Anyway, the girls stayed for a while. They mostly talked to my husband in Creole, but we did chat for a little bit in our special mix of English-Creole at the beginning. It was nice just to sit in the same room and listen to them talk and laugh. They wanted to know about good English schools in Petionville or Port au Prince, so we did some research online for them. I didn't find out until after they were gone that they had been to Jean Claude Duvalier's house before they came to see us. They talked with him and apparently he's going to pay for them to attend an English school if they bring him the information on it. This could be interesting!

Thursday, July 26, 2012

More Pictures from Graduation Weekend

Tuesday, July 24, 2012

Pray for Philo

Please pray for our Philo students this week. They are taking the very difficult Haitian National Exam this week. They travel each day to their testing site, some of them are at the same site but all have to go into the city for the test, "write" their exams (they write out all the answers on special graph paper--so glad I don't have to grade these exams!) and then go home to study for the next day's tests. They are tested over 7 or 8 subjects total and need a cumulative score of 50% to pass. It's a very, very difficult exam. The advantage to the cumulative score is that they can totally bomb one subject, say biology, and still pass if their other subject scores were high enough. 

Sunday, July 22, 2012

School Supplies

It appears that stores in the States have started their annual "Back to School" sales. If you are planning to come to Haiti to serve with MTM during the next year or so, I'd like to encourage you to consider picking up a few school supplies for our students while they're on sale this summer. We try to do a supply distribution at the beginning of the school year and at the end of each trimester just before exams begin.

Here's a prioritized list of what we currently need:

  1. blue pens--virtually out at the end of the '11-'12 school year (I cannot emphasize enough the importance of a Haitian student having a blue pen.)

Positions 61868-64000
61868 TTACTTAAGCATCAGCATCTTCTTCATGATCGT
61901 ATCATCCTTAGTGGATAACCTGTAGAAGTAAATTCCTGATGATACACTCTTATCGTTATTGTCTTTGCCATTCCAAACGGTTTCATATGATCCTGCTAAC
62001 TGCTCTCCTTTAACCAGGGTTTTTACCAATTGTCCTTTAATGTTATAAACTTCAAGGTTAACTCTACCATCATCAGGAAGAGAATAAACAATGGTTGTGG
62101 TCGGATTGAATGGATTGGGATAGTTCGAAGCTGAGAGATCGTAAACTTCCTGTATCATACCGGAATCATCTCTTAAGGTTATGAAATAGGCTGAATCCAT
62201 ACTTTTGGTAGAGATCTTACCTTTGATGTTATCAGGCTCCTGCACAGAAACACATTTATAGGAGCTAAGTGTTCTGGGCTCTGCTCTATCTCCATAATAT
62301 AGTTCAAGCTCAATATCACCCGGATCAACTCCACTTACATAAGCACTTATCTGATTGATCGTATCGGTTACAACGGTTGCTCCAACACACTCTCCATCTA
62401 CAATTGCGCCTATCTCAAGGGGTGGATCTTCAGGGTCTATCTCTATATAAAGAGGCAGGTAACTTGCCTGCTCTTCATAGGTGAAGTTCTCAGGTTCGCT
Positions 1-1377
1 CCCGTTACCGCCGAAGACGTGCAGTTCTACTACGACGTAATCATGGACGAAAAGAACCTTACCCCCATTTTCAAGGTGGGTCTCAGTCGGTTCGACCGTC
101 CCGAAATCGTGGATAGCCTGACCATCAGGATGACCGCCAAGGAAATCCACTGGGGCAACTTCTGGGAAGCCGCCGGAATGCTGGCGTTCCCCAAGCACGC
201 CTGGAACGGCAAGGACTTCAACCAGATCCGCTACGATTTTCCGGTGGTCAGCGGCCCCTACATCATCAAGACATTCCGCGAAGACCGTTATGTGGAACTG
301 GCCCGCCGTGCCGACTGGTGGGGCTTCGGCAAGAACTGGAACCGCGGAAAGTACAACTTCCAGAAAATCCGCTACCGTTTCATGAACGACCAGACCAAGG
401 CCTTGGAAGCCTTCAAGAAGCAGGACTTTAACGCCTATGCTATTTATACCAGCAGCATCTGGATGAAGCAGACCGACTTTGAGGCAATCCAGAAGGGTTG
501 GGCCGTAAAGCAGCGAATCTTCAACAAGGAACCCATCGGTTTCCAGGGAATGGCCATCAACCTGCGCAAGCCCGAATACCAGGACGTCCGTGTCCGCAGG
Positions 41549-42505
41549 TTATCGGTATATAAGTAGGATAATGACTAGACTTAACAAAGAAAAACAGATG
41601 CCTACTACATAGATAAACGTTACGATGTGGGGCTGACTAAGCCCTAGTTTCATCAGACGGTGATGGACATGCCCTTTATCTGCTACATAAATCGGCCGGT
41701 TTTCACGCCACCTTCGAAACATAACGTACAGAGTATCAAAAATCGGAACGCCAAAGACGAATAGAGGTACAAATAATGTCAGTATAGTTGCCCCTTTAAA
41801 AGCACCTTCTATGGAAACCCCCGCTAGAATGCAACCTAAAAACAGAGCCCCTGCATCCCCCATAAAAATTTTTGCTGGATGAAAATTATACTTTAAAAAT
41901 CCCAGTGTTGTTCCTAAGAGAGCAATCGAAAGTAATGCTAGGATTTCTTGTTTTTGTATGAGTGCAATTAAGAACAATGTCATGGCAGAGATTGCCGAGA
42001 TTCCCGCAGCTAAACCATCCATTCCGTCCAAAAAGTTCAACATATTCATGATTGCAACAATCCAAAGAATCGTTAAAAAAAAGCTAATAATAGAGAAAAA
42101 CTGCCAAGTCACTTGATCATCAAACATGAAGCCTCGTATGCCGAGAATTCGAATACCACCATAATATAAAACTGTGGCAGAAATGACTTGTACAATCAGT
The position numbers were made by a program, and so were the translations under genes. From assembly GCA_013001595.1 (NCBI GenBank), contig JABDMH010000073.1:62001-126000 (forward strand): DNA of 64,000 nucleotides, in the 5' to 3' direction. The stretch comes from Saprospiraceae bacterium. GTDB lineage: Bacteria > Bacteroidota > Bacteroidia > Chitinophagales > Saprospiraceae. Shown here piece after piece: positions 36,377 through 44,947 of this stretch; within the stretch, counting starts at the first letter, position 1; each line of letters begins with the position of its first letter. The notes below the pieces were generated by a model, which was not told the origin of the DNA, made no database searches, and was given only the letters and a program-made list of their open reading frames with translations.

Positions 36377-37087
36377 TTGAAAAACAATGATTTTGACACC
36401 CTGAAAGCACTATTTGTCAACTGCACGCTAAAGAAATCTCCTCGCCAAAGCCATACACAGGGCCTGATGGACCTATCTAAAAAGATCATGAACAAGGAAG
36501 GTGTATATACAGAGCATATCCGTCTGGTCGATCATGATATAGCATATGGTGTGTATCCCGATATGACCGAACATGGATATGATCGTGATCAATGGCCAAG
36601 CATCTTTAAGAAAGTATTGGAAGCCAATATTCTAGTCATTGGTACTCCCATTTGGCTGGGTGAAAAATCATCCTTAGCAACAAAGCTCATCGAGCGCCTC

2. pencils
  3. pencil sharpeners
  4. erasers--pencil top or hand held are both fine
  5. black and red pens
  6. tempura paint for the preschool
Other useful items:
  • rulers
  • scissors
  • staplers (for the principals and teachers)
  • colored pencils
  • markers
  • highlighters
  • small packs of crayons
  • French-English dictionaries
  • French-Spanish dictionaries 
  • craft supplies (glitter, pompoms, yarn, etc.)
Things we currently have in good supply (ie: not needed at this time):
  • paperclips
  • index cards
  • notebooks and loose leaf paper
  • coloring books
Merci d'avance!!
Thanks in advance!!

Saturday, July 21, 2012

Graduation Weekend Festivities

Various people from North America came to Haiti to be a part of the first ever high school graduation in Gramothe. A couple of people came the Monday before graduation and spent the week with us, while most of the visitors came in on Thursday afternoon. We had a good contingent from Terre Haute--including the medical director and her daughter, both of the MTM office ladies--in addition to friends from Canada, Oregon, Iowa, and other parts of Indiana. All of the MTM board members were here for the festivities. It's hard to explain how exciting it was to have so many MTM friends and supporters here all at the same time!

Another bonus to having all these people here was the more relaxed atmosphere. There was a schedule, but since the team came for graduation and not a clinic week or construction project there was more time to just hang out and fellowship together. It was really a lot of fun.